In a time known I was married to a mathematician. It was an odd choice for both of us because I still use my fingers to add when having an anxiety attack. I’m sure it was challenging for both of us!
What killed the marriage was not my numerical dyslexia, what murdered it was my chronic illness. He was, in his own words, “all healed out”…and who could blame him? I still am not healed from the illness. Only now, countless decades later, have I finally healed from the loss of love, of that particular love that was offered by him and his family.
Recently a trusted friend told me that I sometimes retreated to a childlike state. Actually I think he said “childish” — if truth be known. It stung me, because he wasn’t suggesting it was a delightful Annie Hall trait of mine. It was an annoying trait of mine. I thought about working hard to correct it, at least in his presence. I thought about the fact I was largely unaware of it. I was however aware that I had been scolded by him.
It made me think about lives lived with illness and disability, with little or no reprieve. It’s made me think about the alternative world I live in which I’ve called the Planet of the Unwell. I turned to Virginia Woolf not because I was thinking about immediate suicide. But because I admire how she continued on for as long as she did when so very ill with depression, in her case. All the feminist correction to the record notwithstanding, I still admire Leonard Woolf for not leaving her, despite his flaws and mistakes.
At some point, if you are never going to be a well person, you’re likely to be scolded. The patience of those around you will fray and they will say hurtful things. You will say rash and intemperate things because you can’t help it, although you try, sometimes you try with all your might.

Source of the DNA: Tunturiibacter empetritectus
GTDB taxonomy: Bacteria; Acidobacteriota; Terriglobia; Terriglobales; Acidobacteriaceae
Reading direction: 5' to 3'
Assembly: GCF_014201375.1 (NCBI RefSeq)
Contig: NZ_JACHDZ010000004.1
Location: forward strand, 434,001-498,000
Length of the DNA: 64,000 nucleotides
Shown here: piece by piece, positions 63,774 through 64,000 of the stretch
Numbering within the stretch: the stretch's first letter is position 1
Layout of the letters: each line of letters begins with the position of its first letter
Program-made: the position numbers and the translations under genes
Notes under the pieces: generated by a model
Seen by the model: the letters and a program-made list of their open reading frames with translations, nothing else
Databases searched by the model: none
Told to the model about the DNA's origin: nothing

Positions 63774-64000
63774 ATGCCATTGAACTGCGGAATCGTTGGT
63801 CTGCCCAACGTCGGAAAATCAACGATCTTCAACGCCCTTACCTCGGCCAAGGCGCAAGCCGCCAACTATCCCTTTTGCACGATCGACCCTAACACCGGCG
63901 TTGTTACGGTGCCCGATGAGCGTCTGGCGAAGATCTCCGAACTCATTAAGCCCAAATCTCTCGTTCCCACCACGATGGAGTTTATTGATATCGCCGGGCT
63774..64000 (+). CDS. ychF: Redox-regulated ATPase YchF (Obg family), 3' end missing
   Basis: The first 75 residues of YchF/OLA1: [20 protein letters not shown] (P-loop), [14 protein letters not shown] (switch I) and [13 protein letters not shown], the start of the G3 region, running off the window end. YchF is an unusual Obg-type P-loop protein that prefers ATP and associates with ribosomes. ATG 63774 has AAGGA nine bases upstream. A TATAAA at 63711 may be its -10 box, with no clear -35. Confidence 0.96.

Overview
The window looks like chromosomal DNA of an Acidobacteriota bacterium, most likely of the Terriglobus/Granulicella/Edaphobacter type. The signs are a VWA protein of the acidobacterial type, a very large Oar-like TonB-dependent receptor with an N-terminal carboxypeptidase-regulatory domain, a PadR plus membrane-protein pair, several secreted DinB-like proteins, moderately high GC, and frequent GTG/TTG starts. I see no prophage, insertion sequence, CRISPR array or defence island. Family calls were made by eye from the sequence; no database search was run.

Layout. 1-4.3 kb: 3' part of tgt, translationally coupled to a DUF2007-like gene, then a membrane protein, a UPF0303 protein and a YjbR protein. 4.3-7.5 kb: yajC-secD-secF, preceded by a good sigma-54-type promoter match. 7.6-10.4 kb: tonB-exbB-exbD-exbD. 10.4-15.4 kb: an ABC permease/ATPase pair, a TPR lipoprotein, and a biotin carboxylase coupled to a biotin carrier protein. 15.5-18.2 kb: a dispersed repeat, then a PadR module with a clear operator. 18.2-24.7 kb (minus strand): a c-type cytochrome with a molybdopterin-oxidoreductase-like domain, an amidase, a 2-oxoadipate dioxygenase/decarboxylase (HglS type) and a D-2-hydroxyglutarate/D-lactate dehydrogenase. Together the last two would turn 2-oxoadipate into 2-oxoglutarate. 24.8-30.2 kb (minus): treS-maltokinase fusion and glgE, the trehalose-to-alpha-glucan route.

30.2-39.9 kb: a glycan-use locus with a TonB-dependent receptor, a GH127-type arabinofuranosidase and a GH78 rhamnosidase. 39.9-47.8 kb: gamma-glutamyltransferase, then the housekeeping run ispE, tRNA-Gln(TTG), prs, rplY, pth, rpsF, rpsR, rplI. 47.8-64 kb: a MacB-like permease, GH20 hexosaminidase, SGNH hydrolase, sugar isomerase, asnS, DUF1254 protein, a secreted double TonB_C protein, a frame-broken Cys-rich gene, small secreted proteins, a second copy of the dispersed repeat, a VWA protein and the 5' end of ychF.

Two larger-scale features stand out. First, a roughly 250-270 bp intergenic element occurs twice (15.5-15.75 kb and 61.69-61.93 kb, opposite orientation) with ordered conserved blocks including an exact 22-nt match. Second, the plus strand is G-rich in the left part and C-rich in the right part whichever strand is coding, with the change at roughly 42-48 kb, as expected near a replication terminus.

The holidays are difficult for many or most of us for all sorts of reasons. For the unwell, the sick, the disabled, the holidays are not always deck the halls with boughs of happiness.…if you’re with someone or in a family, you’re likely to want them to be happy and your status makes that challenging. If you’re alone and unlikely to be remembered at the holidays, the isolation of illness becomes an even more predominant reality. I fight the feeling of abandonment, but not very successfully.
I don’t have holiday presents to offer my readers, but I offer Virginia on illness and behavior –
“There is, let us confess it (and illness is the great confessional), a childish outspokenness in illness; things are said, truth blurted out, which the cautious respectability of health conceals.”
Virginia Woolf, On Being Ill, 1947
And by the way, the Stone Sage Lion reminds me that the 333rd of the year is a palindrome — which means something that reads the same backward as forward. Mathematicians tend to like them. Mine did. I think the 333rd day of this difficult year is a warning to me to stop going over and over the hurts I’ve sustained as well as the things I’ve done wrong. The challenge is to move forward to another year …with hope, however guarded. The even more daunting challenge right now is to move through December with some amount of joy and without a clenched jaw and grinding teeth. Stone Sage Lion says if not, I’m likely to turn to stone as well and spend the winter outside with him…on the terrace.
That’s it for us today, the 333rd day of the first year of the second decade of the 21st century!! Stay Warm, in body, mind and heart. Compassion and forgiveness still trump almost any other available gift we have to give another living being.
©Alida Brill 2011